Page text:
Metal fencing cordons off the green area in front of the large old limestone convent on Convent Road in Clondalkin, where work is due to start soon on a new nursing home.

Plans for the nursing home include shared accommodation for 25 staff members, with one living room and one kitchen.

Planning permission was granted before the Covid-19 pandemic. But concerns about infection-control within nursing homes also predate the current pandemic.

“You don’t have to have a PhD in epidemiology to see the risks,” says Dr Anthony Staines, professor of health systems and public health at Dublin City University (DCU). “It’s a little bit obvious.”

“Once an infectious disease gets into a community setting like that, how do you get it out?” he says.

Professor Sam McConkey, head of the Department of International Health and Tropical Medicine at the Royal College of Surgeons, says having staff live on site could help to prevent them bringing in infections from outside – but that shared living would require a lot of amenities to be “good housing”.

The developer, Barta Property (NH) Ltd, hasn’t responded to queries sent on 27 May.

The Department of Housing hasn’t responded to a question sent the same day as to whether these types of development would be permitted in future.

Co-Living in a Nursing Home

In November 2019, An Bord Pleanála granted Bartra permission to build a four-storey nursing home with 145 rooms on the lands to the south and west of the Clondalkin Convent.

The existing convent building would be altered to create 25 en-suite bedrooms, with a communal living room and a communal kitchen, “which is to be used for nursing home staff accommodation”, says the planning inspector’s report.

Early in the Covid-19 pandemic, the HSE set up a temporary accommodation scheme for healthcare workers to get them out of shared accommodation, a spokesperson for the Department of Health said.

Its guidance document says: “Where Healthcare Workers are residing in congregated domestic settings”, they “are encouraged to consider their eligibility to re-locate to alternative temporary accommodation”.

Relocating would allow them to comply with public-health guidance to limit their social interactions, the document says.

The benefits include “the interruption of transmitting the disease and preventing onward spread in long-term residential settings and the community”.

Two Doctors’ Views

The Covid-19 pandemic has highlighted issues around shared living, says Staines, the professor of public health at DCU.

Unlike neighbours in apartment complexes who have brief contacts with each other, people sharing living space are in a lot of contact, creating a “potentially substantial risk”, he says.

“There is a whole series of quite serious questions about shared living,” Staines says. “It greatly increases the risk of spread of infection.”

For generations, doctors have known that cramped living conditions help diseases to spread, he says. Shared living is “basically building modern slums”, he says.

Around 14 percent of cases of the Delta variant of Covid-19 are contracted within households, but even without the risks from Covid-19, shared living for nursing home staff is a bad idea, says Staines.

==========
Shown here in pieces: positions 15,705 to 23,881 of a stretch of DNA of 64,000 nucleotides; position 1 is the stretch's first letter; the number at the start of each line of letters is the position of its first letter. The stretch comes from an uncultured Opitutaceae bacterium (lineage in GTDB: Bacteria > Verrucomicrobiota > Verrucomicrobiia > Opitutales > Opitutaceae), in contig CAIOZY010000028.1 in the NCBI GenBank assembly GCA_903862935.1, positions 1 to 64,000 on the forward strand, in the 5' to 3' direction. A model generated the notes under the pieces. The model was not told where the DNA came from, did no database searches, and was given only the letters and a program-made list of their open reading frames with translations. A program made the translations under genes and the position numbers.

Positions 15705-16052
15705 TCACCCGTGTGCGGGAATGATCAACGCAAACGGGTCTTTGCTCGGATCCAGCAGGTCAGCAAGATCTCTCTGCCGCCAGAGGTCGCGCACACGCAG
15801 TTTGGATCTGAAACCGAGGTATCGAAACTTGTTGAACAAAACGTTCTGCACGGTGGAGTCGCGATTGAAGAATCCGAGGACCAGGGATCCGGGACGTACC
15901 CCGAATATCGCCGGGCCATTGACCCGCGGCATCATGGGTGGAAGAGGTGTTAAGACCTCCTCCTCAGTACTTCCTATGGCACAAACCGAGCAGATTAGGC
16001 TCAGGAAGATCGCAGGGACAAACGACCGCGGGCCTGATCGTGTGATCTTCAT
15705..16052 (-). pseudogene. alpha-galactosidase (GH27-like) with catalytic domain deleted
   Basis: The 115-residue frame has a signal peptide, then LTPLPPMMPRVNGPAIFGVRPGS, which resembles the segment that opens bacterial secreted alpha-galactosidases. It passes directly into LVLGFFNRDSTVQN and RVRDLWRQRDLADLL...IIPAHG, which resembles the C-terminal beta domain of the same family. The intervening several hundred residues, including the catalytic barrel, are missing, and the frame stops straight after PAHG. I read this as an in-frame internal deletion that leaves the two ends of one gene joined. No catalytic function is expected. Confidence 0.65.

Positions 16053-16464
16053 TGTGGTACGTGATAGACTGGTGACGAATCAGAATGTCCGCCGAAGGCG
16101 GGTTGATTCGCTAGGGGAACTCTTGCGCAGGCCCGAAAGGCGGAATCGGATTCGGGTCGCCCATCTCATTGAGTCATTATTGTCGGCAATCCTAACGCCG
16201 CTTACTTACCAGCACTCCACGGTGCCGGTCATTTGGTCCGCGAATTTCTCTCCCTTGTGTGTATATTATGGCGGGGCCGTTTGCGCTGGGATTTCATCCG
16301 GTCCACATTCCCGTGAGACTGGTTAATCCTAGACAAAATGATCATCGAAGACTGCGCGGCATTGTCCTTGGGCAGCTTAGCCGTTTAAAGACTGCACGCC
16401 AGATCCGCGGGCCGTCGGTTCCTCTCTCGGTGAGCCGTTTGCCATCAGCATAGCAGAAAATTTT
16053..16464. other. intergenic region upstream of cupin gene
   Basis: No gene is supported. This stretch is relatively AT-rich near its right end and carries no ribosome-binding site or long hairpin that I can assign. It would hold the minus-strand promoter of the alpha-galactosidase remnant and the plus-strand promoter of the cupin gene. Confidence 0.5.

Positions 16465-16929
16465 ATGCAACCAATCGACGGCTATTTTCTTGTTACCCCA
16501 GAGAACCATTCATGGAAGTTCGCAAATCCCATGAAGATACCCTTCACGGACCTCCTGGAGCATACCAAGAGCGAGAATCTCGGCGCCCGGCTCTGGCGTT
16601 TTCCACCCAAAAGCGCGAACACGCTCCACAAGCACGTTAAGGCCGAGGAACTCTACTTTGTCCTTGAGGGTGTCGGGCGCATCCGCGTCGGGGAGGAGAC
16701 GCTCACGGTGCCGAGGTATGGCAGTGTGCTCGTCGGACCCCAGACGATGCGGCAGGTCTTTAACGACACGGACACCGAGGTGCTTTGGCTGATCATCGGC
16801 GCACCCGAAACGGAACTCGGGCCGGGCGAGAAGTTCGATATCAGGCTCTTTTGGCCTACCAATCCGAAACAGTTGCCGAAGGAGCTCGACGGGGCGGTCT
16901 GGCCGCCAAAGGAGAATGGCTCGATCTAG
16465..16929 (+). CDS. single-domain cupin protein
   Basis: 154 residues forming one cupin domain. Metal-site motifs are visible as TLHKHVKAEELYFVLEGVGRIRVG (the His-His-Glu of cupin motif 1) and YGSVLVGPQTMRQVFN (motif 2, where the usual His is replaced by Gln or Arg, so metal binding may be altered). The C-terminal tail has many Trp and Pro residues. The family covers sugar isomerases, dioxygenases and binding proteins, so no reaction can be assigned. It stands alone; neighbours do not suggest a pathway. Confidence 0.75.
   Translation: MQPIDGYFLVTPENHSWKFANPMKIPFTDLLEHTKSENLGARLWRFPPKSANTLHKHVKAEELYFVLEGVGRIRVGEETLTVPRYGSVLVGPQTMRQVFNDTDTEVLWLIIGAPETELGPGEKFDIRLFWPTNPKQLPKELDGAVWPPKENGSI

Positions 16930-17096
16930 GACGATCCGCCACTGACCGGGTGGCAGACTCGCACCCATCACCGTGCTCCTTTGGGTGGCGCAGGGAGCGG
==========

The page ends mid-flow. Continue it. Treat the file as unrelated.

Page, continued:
Deaths from other infectious diseases, like the flu and gastroenteritis, are common in nursing homes, he says.

Those infectious diseases will spread easily among the nursing home staff if they are all living together, says Staines. “From an infection-control perspective, I don’t see how you can control it.”

McConkey, head of the Department of International Health and Tropical Medicine at the Royal College of Surgeons, said the cost of housing is Dublin is very high.

“So it makes sense for businesses which are labour intensive to provide housing for staff at an affordable rate, to get and keep good staff,” he says.

Having staff living on site could reduce the chances of them bringing in infection from outside, he says. Some healthcare units offered that option to staff during the pandemic for that reason, he says.

“To me the issue of good housing depends mostly on square meters per person of floor space, well-lit spaces, views, green spaces, high ceilings, access to gardens for flowers and growing herbs and vegetables, play areas, open spaces, music performance room, social meeting rooms,” says McConkey.

“– nearby access to schools, colleges, sports grounds, library, fast computer access, a nice kitchen and bathroom, rather than how many people are in the building sharing some of the items above,” he says.

The Department of Housing didn’t respond to questions sent on 27 May as to whether shared living for staff will come under the restrictions on co-living introduced last year.

Apartment guidelines issued by the Department in December 2020 said that going forward new co-living developments will generally not be permitted.

An exception can be made if the local authority has carried out a housing needs assessment and finds that co-living is required to meet a specific demand.

Laoise Neylon is a reporter for Dublin Inquirer. You can reach her at

Leave a comment

Your email address will not be published. Required fields are marked *